A city-commissioned study in Austin, Texas, found that urban design from almost a century ago cost Black residents in just five areas more than $290 million. The report comes at a time when American communities are more interested than ever in finding ways to address the legacy of housing discrimination.
The Austin City Council issued an apology for its past “segregation and systematic housing discrimination” last year and requested scholars from the University of Texas at Austin and Huston-Tillotson University, a historically Black university in the city, to examine the effects of such practices. The city’s 1928 master plan, for example, which established a “Negro District” and required Black residents to relocate east to access city facilities, effectively legalized residential racial segregation.
The first findings, which were reported by the Austin Monitor last month, were validated by a municipal official. Although it’s still not obvious how it would be set up or funded, local supporters want to use the data to put pressure on the city to create a center that provides social and economic services for Austin’s Black citizens and businesses.
According to Kellee Coleman, Austin’s interim chief equity officer, the report is “a tool for the community to be able to hold the government responsible for what it produced,” including “pervasive gaps” across health and economic measurements.
The study Austin requested is a part of a larger movement among American cities to address racial disparities in wealth and homeownership, which are a result of long-standing housing discrimination practices like redlining, where the federal government deemed majority-Black neighborhoods “hazardous” and refused to insure mortgages in and around them.
In American cities, residential racial segregation and its effects are still a problem. According to the Brookings Institution, community amenities and quality are unable to account for the difference in property values between majority-Black and non-Black communities in the average U.S. metro region.
If you can even call it that, the American history curriculum is a flimsy thing. The United States lacks national guidelines for what history lessons should cover for children in public schools, in contrast to many other nations. Each state establishes its own curriculum standards, although they are often flexible given that 13,000 school districts choose their own textbooks and that individual instructors have a significant deal of authority.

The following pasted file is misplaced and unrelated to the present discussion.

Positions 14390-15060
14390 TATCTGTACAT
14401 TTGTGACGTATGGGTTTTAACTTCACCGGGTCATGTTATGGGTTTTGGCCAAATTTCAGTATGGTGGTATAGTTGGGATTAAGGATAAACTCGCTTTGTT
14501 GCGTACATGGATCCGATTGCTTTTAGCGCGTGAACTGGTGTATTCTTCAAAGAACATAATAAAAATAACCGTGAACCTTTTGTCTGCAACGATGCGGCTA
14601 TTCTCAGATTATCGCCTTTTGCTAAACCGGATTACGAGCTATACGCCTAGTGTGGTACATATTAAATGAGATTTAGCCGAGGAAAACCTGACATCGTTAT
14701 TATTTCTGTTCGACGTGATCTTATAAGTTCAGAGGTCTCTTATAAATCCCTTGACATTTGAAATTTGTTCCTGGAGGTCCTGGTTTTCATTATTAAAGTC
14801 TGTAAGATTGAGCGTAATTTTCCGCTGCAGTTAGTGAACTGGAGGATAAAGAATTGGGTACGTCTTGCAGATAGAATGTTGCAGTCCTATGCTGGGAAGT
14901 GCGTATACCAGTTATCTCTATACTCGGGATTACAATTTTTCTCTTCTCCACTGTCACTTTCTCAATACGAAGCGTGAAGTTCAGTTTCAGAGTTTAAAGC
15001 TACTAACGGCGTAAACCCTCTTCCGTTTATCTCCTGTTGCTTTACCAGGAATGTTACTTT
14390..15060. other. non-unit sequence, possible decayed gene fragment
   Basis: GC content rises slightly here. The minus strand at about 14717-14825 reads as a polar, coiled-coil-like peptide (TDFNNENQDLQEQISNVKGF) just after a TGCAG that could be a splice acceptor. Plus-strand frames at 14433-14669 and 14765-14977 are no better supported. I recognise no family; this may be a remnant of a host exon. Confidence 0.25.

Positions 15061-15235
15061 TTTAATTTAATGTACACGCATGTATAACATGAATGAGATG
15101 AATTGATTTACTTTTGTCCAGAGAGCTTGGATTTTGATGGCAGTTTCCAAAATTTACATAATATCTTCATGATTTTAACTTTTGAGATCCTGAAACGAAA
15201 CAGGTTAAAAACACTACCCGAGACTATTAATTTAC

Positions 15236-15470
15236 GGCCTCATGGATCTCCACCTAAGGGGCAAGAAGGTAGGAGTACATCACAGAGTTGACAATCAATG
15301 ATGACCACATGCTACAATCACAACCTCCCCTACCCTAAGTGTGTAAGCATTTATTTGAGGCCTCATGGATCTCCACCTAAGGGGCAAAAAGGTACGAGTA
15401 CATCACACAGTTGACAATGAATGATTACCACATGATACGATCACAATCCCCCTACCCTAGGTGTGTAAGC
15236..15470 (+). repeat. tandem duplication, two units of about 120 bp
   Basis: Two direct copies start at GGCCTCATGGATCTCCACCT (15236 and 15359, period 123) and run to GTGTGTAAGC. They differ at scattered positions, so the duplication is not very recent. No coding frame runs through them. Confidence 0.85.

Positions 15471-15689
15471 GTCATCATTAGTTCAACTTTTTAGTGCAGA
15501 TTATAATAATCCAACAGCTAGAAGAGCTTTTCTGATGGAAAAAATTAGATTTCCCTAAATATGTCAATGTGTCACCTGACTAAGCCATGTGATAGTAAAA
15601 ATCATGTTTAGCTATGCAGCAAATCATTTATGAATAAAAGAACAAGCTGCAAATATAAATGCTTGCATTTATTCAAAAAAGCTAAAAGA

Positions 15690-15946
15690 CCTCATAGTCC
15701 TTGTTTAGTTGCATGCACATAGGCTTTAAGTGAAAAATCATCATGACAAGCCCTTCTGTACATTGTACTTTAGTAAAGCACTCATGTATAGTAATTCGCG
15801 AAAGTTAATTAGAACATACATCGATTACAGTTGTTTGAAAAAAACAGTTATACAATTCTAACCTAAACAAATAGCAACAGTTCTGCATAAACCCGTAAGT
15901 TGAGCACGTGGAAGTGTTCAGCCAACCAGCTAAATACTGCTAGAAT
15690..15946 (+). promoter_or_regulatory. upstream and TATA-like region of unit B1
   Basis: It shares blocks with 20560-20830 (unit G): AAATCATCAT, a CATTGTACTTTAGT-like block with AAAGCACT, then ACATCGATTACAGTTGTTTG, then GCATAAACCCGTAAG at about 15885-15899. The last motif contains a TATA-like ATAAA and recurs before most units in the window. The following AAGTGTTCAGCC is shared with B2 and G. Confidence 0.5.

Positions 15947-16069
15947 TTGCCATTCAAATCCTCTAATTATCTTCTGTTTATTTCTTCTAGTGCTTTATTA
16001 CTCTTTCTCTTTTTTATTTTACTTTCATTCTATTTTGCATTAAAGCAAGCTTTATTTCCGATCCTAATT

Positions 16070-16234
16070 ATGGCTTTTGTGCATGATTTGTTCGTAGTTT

Donald Yacovone, a scholar at Harvard and the author or editor of multiple works, most of which are on the Civil War era, is the most recent author to concentrate on the topic. His first book on education, “Teaching White Supremacy,” is based, as he notes in the preface, on approximately 3,000 American history curriculum textbooks from the 1800s to the 1980s that are kept in the collection of the Harvard Graduate School of Education.
Yacovone’s argument that Northern publishers, universities, religious leaders, and social activists were more responsible than Southern ones for spreading a persistent ideology of white superiority and Black inferiority that outlived the institution of slavery and was vehemently expressed in school materials is compelling and convincing. This worldview frequently coexisted with ardent support for the Union and the abolition of slavery, linking the survival of the Republic to the notion of America as a white nation.
Yacovone expertly examines the pervasive racism that existed in 19th-century Northern progressive movements. Abolitionists who were white and Christian frequently wanted to send freed Black people to Africa. Some white feminists made the claim that white women were morally and intellectually superior to freshly freed Black males in order to support women’s suffrage. Black Americans were frequently seen by northern white labor advocates as undesired employment competitors. Textbooks for elementary school represented all of these concepts.
Yacovone also makes some perplexing decisions on which authors and philosophers to highlight. He seems to believe that the Democratic Party propagandist and 19th-century New York publisher John H. Van Evrie holds the key to comprehending the white supremacy seen in school textbooks. Van Evrie popularised scientific racism, such as the ridiculous polygenesis idea, which claimed that black people and white people were two distinct species and that slavery was a natural state for the lower, Black order.